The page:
Low interest rates and weak new mortgage volume continue to depress revenue at U.S. banks as the housing market begins tentative steps toward recovery, according to Standard & Poor's.

The picture is even worse considering these banks need higher reserves to cover representation and warranty claims made on previously originated mortgages.

Further, the ratings agency expects home prices, as measured by the S&P/Case-Shiller 20-city index, to fall another 4%. Analysts in another department at S&P expect the index will decline about 1% for January. The next S&P/Case-Shiller report is due March 27.

"If the market does enter another downturn, as evidenced by a steeper decline in home prices than we currently project and an increase in new delinquencies, we could take rating actions, depending on how it affects U.S. banks," said Matthew Albrecht, a credit analysts at Standard & Poor's.

As of the end of 2011, the banking stress index stood at 1.7, unchanged from the past two quarters, according to Institutional Risk Analytics. "This means that U.S. banks are still experiencing significantly elevated levels of operational stress compared with the benchmark year of 1995, which is equal to 1" in the BSI, said IRA.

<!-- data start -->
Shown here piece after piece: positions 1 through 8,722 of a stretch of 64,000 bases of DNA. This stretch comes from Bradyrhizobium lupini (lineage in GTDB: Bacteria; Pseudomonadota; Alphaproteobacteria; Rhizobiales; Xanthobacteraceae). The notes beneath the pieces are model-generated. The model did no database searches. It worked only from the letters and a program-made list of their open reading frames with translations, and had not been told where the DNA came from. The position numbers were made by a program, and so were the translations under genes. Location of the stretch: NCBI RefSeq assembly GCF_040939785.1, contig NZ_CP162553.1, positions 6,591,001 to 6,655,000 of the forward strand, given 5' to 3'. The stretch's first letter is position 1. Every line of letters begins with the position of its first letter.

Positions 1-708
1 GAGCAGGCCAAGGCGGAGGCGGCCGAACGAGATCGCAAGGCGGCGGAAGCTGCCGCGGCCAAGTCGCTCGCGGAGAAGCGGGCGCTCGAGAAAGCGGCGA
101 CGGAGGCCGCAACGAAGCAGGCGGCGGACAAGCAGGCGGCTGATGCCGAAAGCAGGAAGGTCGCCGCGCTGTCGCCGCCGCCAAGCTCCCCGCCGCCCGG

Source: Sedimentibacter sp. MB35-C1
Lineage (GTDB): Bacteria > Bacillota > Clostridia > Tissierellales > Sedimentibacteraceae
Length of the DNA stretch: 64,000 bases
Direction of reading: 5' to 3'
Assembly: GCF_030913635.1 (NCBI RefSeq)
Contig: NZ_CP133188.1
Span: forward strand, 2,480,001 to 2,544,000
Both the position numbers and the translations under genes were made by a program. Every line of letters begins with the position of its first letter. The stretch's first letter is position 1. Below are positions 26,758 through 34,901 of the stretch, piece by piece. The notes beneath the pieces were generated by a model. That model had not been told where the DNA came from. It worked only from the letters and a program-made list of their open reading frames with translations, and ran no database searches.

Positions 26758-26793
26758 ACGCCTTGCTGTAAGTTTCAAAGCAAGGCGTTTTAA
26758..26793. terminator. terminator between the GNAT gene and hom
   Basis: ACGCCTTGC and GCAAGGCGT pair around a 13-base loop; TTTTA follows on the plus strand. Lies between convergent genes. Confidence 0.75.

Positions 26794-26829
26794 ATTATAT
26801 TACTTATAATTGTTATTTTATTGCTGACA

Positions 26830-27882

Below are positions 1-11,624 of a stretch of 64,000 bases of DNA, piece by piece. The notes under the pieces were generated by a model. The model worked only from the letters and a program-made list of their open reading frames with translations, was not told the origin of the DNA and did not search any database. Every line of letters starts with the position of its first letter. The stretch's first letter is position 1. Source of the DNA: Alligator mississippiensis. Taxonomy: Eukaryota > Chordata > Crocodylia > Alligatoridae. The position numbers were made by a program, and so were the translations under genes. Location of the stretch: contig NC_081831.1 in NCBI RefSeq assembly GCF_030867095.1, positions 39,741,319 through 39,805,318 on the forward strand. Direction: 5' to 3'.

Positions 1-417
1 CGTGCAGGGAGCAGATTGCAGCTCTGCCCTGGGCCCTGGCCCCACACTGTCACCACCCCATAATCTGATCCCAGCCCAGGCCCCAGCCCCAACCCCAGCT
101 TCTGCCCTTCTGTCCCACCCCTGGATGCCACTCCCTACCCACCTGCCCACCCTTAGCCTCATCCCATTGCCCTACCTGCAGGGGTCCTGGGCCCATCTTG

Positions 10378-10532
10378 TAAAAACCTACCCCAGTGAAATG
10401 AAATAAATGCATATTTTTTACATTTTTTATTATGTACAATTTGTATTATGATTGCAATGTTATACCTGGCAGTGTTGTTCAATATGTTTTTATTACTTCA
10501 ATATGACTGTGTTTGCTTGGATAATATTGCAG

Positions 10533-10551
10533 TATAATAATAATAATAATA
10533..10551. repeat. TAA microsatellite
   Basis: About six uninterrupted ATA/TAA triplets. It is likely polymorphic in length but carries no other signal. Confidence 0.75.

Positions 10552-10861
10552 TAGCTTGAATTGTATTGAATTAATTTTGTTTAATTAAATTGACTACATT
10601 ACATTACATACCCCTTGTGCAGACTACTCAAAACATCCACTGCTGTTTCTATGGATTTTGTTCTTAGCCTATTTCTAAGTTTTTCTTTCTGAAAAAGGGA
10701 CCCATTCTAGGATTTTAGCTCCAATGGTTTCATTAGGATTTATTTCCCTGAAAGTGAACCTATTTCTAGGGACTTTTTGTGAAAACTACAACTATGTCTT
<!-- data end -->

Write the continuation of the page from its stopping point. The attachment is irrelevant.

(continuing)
Key in the fourth-quarter bank results was the drop in the number of "A+" rated institutions, the second time in 2011 that the trend toward improving bank results has shown signs of reversal, IRA said in a note published Thursday.

The first quarter of 2011 "is looking like the operational peak" of the U.S. banking industry during the age of the Federal Reserve's zero interest rate policy, the banking analytics firm said.

"The deterioration in earning assets in banks is accelerating, killing the profitability and lending capacity of U.S. banks in the same way that ZIRP is crushing savers."